Thursday, October 20, 2011


Last night I presented a workshop to a group of 26 women, some of whom new little of shamanism, and had never been on a medicine drum journey. I became aware immediately that it would be necessary to be mindful of using inclusive language so as not to exclude them from the experience. 

Using inclusive language is not a new quest for me. While I have been doing it for some time, it is more that I am now considering its use it from a different perspective. Where once I may have used it so i can be included and not find myself isolated through my difference, I now find myself using it with respect for other people's difference, and their needs. Of course, I am always mindful of other's needs, but I think of it less as an effort to let go of my own language now days. 

It is interesting also that by using other people's language, and keeping mine in brackets as per below, I can see how I am really still having the same experience, however am using another language to describe it. This reframing in my mind allows me to feel an interconnectedness that I may have once missed in my relationships in business. 

However, much like a person exhausted from speaking another country's language when they are away from home, it is so good to come  home to myself, and hang out with like-minded people who understand the shaman's path and practice. 

This morning I reflected a little more on my roles and using inclusive language:

Using inclusive language  - the consultant /servant-leader (corporate shaman/shamanic path and practice trainer-teacher) has learned non-attachment, and has the capacity to re-shape (shape-shift) his/her language so that the message sent is the message received, unencumbered by the need to dominate or be attached to the language or environment (landscape) in which the messages are delivered (birthed).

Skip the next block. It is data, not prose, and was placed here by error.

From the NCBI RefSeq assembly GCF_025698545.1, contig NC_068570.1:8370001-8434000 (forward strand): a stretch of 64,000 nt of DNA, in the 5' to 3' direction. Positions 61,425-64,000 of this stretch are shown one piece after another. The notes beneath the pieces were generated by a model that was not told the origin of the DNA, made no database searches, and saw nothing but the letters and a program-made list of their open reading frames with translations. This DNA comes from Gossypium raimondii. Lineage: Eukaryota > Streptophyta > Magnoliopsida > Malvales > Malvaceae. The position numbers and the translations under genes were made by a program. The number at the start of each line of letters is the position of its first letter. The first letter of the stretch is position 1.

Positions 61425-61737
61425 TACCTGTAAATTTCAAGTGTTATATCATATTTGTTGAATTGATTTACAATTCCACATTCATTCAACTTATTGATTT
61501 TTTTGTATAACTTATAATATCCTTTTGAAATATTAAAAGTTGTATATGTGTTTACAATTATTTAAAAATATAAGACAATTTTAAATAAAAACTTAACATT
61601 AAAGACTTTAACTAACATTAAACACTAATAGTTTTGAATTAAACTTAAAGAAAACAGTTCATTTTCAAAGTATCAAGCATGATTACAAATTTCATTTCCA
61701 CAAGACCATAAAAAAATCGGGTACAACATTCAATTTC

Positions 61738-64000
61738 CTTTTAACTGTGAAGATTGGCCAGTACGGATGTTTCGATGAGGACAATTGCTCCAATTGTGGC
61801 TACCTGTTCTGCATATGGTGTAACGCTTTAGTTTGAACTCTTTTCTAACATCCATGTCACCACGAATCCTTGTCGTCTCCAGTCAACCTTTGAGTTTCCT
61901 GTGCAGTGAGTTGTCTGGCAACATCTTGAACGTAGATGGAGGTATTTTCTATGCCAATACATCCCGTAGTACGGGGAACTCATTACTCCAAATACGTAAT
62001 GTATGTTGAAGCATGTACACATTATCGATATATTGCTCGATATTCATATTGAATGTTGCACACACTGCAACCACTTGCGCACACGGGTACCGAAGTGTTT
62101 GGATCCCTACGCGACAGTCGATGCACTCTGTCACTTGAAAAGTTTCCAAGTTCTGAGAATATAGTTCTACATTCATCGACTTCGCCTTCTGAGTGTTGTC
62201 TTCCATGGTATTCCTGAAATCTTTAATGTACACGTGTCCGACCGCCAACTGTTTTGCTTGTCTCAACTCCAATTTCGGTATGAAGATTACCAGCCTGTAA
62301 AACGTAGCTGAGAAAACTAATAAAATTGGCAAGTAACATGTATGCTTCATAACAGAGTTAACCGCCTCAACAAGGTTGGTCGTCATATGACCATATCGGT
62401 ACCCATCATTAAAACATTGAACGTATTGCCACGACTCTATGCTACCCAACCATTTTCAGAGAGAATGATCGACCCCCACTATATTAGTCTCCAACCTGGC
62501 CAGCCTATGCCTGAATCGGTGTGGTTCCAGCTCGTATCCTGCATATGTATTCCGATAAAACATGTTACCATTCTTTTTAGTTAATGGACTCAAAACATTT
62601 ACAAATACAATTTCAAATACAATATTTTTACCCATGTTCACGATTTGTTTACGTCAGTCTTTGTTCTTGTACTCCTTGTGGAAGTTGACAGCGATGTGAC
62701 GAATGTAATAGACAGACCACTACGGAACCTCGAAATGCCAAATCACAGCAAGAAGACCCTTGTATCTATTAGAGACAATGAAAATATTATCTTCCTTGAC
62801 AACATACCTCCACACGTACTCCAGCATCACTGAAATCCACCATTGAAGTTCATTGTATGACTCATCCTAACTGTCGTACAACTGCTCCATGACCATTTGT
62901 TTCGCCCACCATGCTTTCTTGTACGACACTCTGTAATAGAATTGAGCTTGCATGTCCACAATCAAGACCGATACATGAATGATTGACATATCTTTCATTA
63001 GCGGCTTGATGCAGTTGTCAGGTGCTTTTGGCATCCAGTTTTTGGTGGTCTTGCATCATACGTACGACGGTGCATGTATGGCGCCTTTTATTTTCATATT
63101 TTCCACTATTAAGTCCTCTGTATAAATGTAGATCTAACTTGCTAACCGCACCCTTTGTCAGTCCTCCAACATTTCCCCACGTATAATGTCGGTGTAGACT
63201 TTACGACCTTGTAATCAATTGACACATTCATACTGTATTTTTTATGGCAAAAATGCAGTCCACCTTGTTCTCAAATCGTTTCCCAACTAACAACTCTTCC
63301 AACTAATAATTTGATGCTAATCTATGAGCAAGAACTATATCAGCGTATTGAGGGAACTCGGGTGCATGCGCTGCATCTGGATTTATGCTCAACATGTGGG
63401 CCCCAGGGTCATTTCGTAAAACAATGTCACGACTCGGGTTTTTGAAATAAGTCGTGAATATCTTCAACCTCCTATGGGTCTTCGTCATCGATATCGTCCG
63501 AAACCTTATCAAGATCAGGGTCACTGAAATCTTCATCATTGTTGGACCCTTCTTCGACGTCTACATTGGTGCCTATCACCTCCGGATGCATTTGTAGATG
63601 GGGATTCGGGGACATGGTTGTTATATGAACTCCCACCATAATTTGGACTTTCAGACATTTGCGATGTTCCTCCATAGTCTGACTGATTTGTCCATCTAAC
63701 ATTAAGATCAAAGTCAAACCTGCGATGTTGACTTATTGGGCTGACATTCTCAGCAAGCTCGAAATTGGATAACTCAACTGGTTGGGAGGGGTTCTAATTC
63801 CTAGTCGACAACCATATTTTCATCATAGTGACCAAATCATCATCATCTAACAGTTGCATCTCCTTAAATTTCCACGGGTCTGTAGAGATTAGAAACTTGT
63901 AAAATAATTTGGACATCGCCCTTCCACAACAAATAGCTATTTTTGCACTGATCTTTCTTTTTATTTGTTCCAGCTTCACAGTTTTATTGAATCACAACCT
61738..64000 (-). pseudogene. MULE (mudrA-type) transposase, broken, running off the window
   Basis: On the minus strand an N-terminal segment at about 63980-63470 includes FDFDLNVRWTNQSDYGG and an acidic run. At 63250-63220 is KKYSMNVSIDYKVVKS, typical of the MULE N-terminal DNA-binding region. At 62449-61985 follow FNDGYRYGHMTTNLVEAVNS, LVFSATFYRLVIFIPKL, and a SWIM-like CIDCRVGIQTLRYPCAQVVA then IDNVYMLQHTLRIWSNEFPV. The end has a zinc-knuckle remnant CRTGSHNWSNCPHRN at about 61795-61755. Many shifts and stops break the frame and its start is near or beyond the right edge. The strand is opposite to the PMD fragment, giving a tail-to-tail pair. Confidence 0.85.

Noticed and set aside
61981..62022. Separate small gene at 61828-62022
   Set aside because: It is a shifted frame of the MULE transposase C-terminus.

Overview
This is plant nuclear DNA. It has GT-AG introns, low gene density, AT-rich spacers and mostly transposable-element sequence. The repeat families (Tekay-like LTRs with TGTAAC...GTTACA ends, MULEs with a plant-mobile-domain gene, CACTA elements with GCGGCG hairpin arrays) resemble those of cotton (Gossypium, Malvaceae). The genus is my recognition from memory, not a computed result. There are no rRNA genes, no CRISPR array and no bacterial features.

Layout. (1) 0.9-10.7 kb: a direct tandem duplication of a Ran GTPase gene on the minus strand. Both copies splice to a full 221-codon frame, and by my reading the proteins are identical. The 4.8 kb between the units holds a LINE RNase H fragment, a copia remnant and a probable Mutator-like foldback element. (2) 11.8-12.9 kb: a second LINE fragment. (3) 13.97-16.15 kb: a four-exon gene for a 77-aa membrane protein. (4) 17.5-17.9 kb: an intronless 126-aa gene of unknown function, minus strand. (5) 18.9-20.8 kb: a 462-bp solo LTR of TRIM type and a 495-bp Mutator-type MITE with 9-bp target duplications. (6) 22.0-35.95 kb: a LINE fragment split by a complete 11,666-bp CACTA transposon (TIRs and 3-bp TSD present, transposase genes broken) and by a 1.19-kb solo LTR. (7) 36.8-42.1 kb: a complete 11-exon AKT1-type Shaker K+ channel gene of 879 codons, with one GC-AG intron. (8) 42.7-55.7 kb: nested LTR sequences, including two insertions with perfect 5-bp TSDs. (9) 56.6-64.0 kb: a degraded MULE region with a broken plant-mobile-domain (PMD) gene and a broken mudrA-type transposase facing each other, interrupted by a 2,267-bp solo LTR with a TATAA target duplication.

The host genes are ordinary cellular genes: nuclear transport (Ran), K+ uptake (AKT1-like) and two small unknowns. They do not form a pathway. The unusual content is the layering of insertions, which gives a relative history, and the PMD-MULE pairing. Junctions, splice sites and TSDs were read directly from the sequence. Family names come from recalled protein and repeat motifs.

Seeking not to be understood but, for those he/she teaches (journeys with) to understand
– the consultant /servant-leader (corporate shaman/shamanic path and practice trainer-teacher) understands the power created within the business when the facilitator relinquishes (surrenders) the need to be understood, or to be praised for his/her knowledge or input, and instead find his/her rewards when what he is intending to teach is finally understood by those for whom he is facilitating (inspiring/holding space).

“As I watch each person see) their own answer to the question that has presented itself, I become energized as they get closer to finding it; no longer eager to give that answer to them – instead I keep my heart open, holding space for self-discovery and empowerment, and urge them to go deeper into their ‘all knowing self’ and the inner world, out of their heads, and into their hearts and bellies, using their breath, watching, holding, and patiently waiting for the answer to rise to the surface. I know that when I do this they will walk away with a deeper understanding that will last; the belief that has come through self-discovery is something I could never create or offer them by projecting my knowledge upon them.

From time to time, I find myself, as trust and respect builds and grows between us, offering a word or two from my world to introduce them to the beauty offered there. All the while, I watch and observe the energetic dance between us”.


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